The second script builds containers that more resemble a true VM, with a fuller Ubuntu 20.04 distro comprising its own systemd and the typical service daemons like cron, rsyslog etc. This completes in < 3mins, with an occupation of about 3.3GB for 100 "machines".

In both cases the great majority of time is spent in the setup phase, downloading/bootstrapping the image template etc.


First script, "docker-like" experience:

#!/bin/bash --
# vim: ts=4 noet

install() {
    [ -e /etc/radvd.conf ] || cat > /etc/radvd.conf <<EOF
interface bogus {
    IgnoreIfMissing on;
};
EOF
    apt -y install systemd-container debootstrap wget radvd
}

setup() {
    mkdir -p "$machines"

    # Fetch Ubuntu 20.04 basic system
    #debootstrap focal "$machines/$tmpl" # <-- either this, or the below wget + tar + mount
    wget -P "$machines" https://partner-images.canonical.com/core/focal/current/ubuntu-focal-core-cloudimg-amd64-root.tar.gz
    mkdir -p "$machines/$tmpl"
    tar -C "$machines/$tmpl" -xzf "$machines/ubuntu-focal-core-cloudimg-amd64-root.tar.gz"
    mount --bind /etc/resolv.conf "$machines/$tmpl/etc/resolv.conf"

    # Put our ssh pubkeys
    mkdir -p "$machines/$tmpl/root/.ssh"
    (shopt -s failglob; : ~/.ssh/*.pub) 2>/dev/null \
        && cat ~/.ssh/*.pub > "$machines/$tmpl/root/.ssh/authorized_keys"
    # Let nspawn use our parameterized hostname
    rm -f "$machines/$tmpl/etc/hostname"
    # Allow apt to function in chroot without complaints
    mount -o bind,slave,unbindable /dev "$machines/$tmpl/dev"
    mount -o bind,slave,unbindable /dev/pts "$machines/$tmpl/dev/pts"
    export DEBIAN_FRONTEND=noninteractive LANG=C.UTF-8
    chroot "$machines/$tmpl" sh -c 'apt-get update && apt-get install -y --no-install-recommends apt-utils'
    # No init-scripts are to be run while in chroot
    cat >> "$machines/$tmpl/usr/sbin/policy-rc.d" <<'EOF'
#!/bin/sh --
exit 101
EOF
    chmod +x "$machines/$tmpl/usr/sbin/policy-rc.d"
    # Install additional packages for the use case
    chroot "$machines/$tmpl" apt-get install -y --no-install-recommends \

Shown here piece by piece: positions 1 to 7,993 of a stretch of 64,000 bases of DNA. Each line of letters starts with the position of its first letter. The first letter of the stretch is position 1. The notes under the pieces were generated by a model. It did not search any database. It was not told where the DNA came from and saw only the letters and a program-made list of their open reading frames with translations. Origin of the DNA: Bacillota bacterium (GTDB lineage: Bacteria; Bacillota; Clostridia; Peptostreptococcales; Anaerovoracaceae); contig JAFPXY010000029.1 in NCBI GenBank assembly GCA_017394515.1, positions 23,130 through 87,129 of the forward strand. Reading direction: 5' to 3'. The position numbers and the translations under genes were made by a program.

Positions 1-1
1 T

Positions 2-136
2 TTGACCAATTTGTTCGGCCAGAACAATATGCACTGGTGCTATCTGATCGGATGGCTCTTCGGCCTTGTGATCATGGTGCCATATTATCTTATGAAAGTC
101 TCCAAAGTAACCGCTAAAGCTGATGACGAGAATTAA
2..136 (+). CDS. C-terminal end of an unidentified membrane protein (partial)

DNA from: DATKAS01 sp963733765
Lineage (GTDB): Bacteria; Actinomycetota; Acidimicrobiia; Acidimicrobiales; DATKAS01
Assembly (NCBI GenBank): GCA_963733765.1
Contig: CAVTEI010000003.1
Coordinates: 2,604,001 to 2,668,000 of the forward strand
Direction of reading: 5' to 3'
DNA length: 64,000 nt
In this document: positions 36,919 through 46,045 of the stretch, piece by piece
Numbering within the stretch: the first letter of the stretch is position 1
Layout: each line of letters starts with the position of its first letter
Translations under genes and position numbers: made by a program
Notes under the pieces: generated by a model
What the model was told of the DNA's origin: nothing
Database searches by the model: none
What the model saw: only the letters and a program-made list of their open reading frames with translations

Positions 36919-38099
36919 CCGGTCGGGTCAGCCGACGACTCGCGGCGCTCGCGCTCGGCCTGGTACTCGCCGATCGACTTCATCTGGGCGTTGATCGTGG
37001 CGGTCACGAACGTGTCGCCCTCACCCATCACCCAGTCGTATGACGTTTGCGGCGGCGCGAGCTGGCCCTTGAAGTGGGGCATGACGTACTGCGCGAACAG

bash-completion iproute2 vim iputils-ping \
            openssh-server
    # Uncomment these to allow root in, with password "let-me-in"
#   echo 'PermitRootLogin yes' > "$machines/$tmpl/etc/ssh/sshd_config.d/allow-root-with-password.conf" \
#       && chroot "$machines/$tmpl" chpasswd <<<'root:let-me-in'
    umount -l "$machines/$tmpl/dev/pts" "$machines/$tmpl/dev" "$machines/$tmpl/etc/resolv.conf"
}

start() {
    # Connect to physical LAN by building a temporary bridge over the specified physical interface
    # Of course this is not required if the interface facing the LAN is already a bridge interface, in which case you can just use that as "$mybr" and skip this pipeline
    # TODO: check on possible "$mybr" existence, and/or being already a bridge, and/or enslaving of "$intf" already in place
    # NOTE: be careful how the interface in "$intf" is named, as here it is used in sed's regex
    ip -o -b - <<EOF | awk '{print "route list " $4}' | ip -b - | sed "s/^/route replace /;s/ $intf / $mybr /g" | ip -b -
link add $mybr type bridge
link set $mybr up
link set $intf master $mybr
addr show $intf up
EOF

    # Advertise a temporary private IPv6 network in LAN
    ipv6pfx='fddf:' # this arbitrary pfx is not properly compliant, but very handy for quick use in simple LANs
    cat >> /etc/radvd.conf <<EOF
### $tmpl
interface $mybr {
    AdvSendAdvert on;
    prefix $ipv6pfx:/64 {
        AdvValidLifetime 7200;
        AdvPreferredLifetime 3600;
    };
};
###
EOF
    systemctl start radvd

    for i in $(seq "$vmnum"); do
        # Spawn containers that don't persist on disk
        systemd-run --unit="$tmpl-mini-$i" --service-type=notify \
            systemd-nspawn --notify-ready=no --register=no --keep-unit --kill-signal=RTMIN+3 \
                -M "${tmpl:0:8}$i" \
                -D "$machines/$tmpl" --read-only --link-journal no \
                --overlay +/etc::/etc --overlay +/var::/var \
                --network-bridge="$mybr" \
                --as-pid2 sh -c 'ip link set host0 up && ip addr add '"$ipv6pfx:$i/64"' dev host0 && mkdir -p /run/sshd && exec /usr/sbin/sshd -D' \
                & # Run in bg and wait later; this way we allow systemd's parallel spawning
                # Below is a --as-pid2 alternative for using dhcp, but beware bombing on LAN's dhcp server